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So, my teacher wants us to compute the value of the Fresnel integral:

$$\int_0^\infty\cos(x^2)dx=\sqrt{\frac{\pi}{8}}$$

The problem is that we cannot use complex analysis to prove that and we should do that using the Euler identity: $$\int_0^\infty\cos(x^2)dx=\frac{1}{2}\int_0^\infty e^{iw^2}dw+\frac{1}{2}\int_0^\infty e^{-iw^2}dw$$

But I have that integral of $e^{-iw^2}$ and I cannot solve that :(

I am an engineering student, so basically, I only have the "basic" calculus, just simple/double/triple integrals, some notions about series, ODE's and PDE's, but nothing as deep as in the regular Math degree, so probably there's no need to use hard stuff to figure this out.

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  • $\begingroup$ Try Google or searching the site ;) $\endgroup$ Commented Dec 9, 2016 at 16:07
  • $\begingroup$ Please clarify your question. What Fresnel integral are you trying to solve? Write it out in Latex. $\endgroup$ Commented Dec 9, 2016 at 16:07
  • $\begingroup$ @SimpleArt I've read tons of articles of Fresnel's integrals and nothin :( $\endgroup$ Commented Dec 9, 2016 at 16:23
  • $\begingroup$ @Rohan I believe so, my teacher talks about it like it is very simple $\endgroup$ Commented Dec 9, 2016 at 16:39
  • $\begingroup$ The integrals of both $\sin$ and $\cos$ are evaluated in this answer. $\endgroup$
    – robjohn
    Commented Dec 12, 2016 at 6:21

6 Answers 6

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We have to prove: $$\int_{0}^{\infty} \cos(ax^2) dx =\sqrt{\frac{\pi}{8a}}$$ Now, we consider the LHS. $$ LHS = \int_{0}^{\infty} \cos(ax^2) dx $$

Now, we make the substitution: $$x \rightarrow x^{\frac{1}{4}}$$

Therefore, we get: $$ LHS =\frac{1}{4}\int_{0}^{\infty} x^{-\frac{3}{4}}\cos(a\sqrt{x}) dx $$ Now by Maclaurin series, $$\cos (a\sqrt{x}) = \sum\limits_{n=0}^{\infty} \frac{(-1)^n(a\sqrt x)^{2n}}{2n!}$$ This can also be written as: $$\cos (a\sqrt x) = \sum\limits_{n=0}^{\infty} \frac{(-x)^n(a)^{2n}n!}{2n!n!}$$ On plugging the value into LHS, we get: $$ LHS =\frac{1}{4} \int_{0}^{\infty} x^{-\frac{3}{4}} \sum\limits_{n=0}^{\infty} \frac{(-x)^n(a)^{2n}n!}{2n!n!} dx$$ Now, by Ramanujan's Master Theorem, we get $$ LHS = \frac{1}{4} \int_{0}^{\infty} x^{-\frac{3}{4}}\sum\limits_{n=0}^{\infty}\frac{(-x)^n(a)^{2n}n!}{2n!n!} dx = \frac{1}{4}\frac{\Gamma(\frac{1}{4})\Gamma(\frac{3}{4})}{\sqrt{a}\Gamma(\frac{1}{2})}$$ Therefore, by Euler's Reflection Formula, we get $$\int_{0}^{\infty}\cos(ax^2) dx =\sqrt{\frac{\pi}{8a}}$$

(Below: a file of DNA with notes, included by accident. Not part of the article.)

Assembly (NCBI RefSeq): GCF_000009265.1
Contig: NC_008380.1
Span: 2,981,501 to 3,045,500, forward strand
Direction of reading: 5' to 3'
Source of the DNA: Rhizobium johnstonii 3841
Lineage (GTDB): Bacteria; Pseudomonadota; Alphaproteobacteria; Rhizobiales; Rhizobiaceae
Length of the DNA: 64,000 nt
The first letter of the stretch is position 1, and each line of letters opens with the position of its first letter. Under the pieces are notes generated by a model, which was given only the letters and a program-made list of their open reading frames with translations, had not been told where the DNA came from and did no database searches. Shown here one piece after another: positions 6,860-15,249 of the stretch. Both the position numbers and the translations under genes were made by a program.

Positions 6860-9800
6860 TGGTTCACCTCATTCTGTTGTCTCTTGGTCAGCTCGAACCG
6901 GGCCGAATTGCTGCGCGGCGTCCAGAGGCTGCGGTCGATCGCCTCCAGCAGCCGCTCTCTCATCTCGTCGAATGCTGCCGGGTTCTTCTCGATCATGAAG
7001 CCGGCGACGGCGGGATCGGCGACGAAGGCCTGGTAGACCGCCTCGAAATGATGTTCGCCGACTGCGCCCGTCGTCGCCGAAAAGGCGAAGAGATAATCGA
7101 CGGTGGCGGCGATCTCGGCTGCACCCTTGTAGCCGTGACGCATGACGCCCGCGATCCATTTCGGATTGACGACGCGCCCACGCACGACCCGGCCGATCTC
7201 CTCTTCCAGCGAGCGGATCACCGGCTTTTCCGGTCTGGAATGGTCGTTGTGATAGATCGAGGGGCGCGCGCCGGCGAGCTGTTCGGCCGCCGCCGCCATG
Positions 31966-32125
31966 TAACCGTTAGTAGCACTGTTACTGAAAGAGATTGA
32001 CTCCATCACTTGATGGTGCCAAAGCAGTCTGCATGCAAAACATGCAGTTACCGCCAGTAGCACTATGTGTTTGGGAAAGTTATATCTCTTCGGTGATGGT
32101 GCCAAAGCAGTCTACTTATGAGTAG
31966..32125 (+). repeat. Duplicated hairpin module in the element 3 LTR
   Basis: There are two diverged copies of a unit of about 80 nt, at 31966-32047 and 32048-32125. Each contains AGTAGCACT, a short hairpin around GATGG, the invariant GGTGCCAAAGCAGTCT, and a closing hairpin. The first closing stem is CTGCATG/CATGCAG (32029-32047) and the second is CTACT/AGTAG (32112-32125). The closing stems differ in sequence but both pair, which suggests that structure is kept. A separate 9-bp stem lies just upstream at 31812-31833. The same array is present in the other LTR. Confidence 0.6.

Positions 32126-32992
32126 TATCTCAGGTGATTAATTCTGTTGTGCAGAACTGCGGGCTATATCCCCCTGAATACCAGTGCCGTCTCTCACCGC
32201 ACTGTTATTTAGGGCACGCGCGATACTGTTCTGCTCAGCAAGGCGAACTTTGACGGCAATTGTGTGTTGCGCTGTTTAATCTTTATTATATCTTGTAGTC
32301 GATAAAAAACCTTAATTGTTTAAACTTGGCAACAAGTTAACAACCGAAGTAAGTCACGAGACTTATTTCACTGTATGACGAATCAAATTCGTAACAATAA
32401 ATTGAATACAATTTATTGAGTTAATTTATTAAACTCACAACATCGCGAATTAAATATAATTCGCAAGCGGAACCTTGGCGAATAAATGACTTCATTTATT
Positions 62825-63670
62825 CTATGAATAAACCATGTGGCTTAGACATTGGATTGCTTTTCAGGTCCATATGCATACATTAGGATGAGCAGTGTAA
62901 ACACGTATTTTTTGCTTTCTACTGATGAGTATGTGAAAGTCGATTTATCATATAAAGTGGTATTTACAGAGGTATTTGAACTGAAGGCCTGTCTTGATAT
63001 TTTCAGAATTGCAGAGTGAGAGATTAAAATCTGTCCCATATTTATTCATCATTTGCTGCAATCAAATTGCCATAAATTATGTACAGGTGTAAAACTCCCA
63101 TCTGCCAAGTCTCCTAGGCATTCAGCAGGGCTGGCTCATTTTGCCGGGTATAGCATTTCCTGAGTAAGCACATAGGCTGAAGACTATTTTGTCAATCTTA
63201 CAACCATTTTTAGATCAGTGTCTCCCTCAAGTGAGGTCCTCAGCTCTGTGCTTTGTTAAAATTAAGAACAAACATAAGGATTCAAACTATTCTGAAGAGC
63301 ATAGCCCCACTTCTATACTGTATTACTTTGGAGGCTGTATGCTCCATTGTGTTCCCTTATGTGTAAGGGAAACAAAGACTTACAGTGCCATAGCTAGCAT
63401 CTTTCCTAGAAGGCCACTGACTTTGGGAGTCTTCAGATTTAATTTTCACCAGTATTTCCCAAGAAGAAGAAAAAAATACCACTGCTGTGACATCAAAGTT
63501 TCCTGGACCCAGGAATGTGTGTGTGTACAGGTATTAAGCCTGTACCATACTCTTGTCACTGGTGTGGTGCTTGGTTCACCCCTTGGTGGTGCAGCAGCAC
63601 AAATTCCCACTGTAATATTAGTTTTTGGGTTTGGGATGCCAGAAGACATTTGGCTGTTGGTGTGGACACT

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  • $\begingroup$ Thank you, but we didn't see those theorems and formulas hahahahah. I aprecciate ur help tho $\endgroup$ Commented Dec 9, 2016 at 16:56
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You can use double integrals and change of variables. Consider the surface $e^{-y^2}\cos(x^2)$ in the positive octant, and determine the volume bounded by it. Compute the integrals both in polar coordinates and in Cartesian coordinates, and equate the values. Then you can solve for the value of your integral.

To do it in Cartesian coordinates, you have a product of the Fresnel integral, $I$ and the Gaussian integral with value $\frac{\sqrt{\pi}}{2}$. Then

$$V = \frac{\sqrt{\pi}}{2}I$$

By expressing $V$ with polar cooridinates, and using the substitution $u = p^2\cos^2(\theta)$ then the substitution $\tan(\theta)=t$, you get the integral

$$V = \frac{1}{2}\int_{0}^{\infty}\frac{t^2}{t^4+1}dt$$ Using partial fractions you can get that this is $\frac{\pi\sqrt{2}}{8}$. Then by equating your two values of $V$ you can solve for I and get $$I = \sqrt{\frac{\pi}{8}}$$ as desired.

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  • $\begingroup$ I'm very sorry, but could you be a little more specific? hahaha $\endgroup$ Commented Dec 9, 2016 at 16:32
  • $\begingroup$ Oh I got it now, thanks.. The only problem is that we didn't learn that Gaussian integral, I believe that sadly that is not the way, :( $\endgroup$ Commented Dec 9, 2016 at 16:50
  • $\begingroup$ You could show the Gaussian integral by essentially the same methods... But then your problem would take up several pages of computation. It may be a horrible way to go, but it is a way. $\endgroup$ Commented Dec 9, 2016 at 16:54
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Here is a (non-rigorous) proof with Fourier Transforms I discovered. It involves double integrals mostly.

Define the Fourier Cosine Transform of $f(x)$ to be:

$$\mathcal{F}_{c}(f(x))=\frac{1}{\sqrt{2 \pi}}\int_{-\infty}^{\infty} f(y) \cos(xy) \ dy.$$ One can see that $\mathcal{F}_c$ is self-adjoint by checking the definition using the inner product: $$\langle f(x), g(x) \rangle= \int_{\mathbb{R}} f(x)g(x) \ dx. $$ The definition more specifically is $$\left \langle \mathcal{F}_c(f), g \right \rangle=\left \langle f, \mathcal{F}_c (g) \right \rangle.$$ To prove it is true, expand the left hand side into a double integral, and use Fubini's theorem to get the right hand side.

We compute the inner product of $$\left \langle \mathcal{F}_c \left(\cos(x) \right), \frac{1}{\sqrt{|x|}} \right \rangle$$ in two ways.

Expanding the inner product, we get the inner product equal to $$\left \langle \sqrt{2 \pi} \delta(1-x) , \frac{1}{\sqrt{|x|}} \right \rangle= \sqrt{2 \pi},$$ from the integral property of Dirac Delta function $\delta(x).$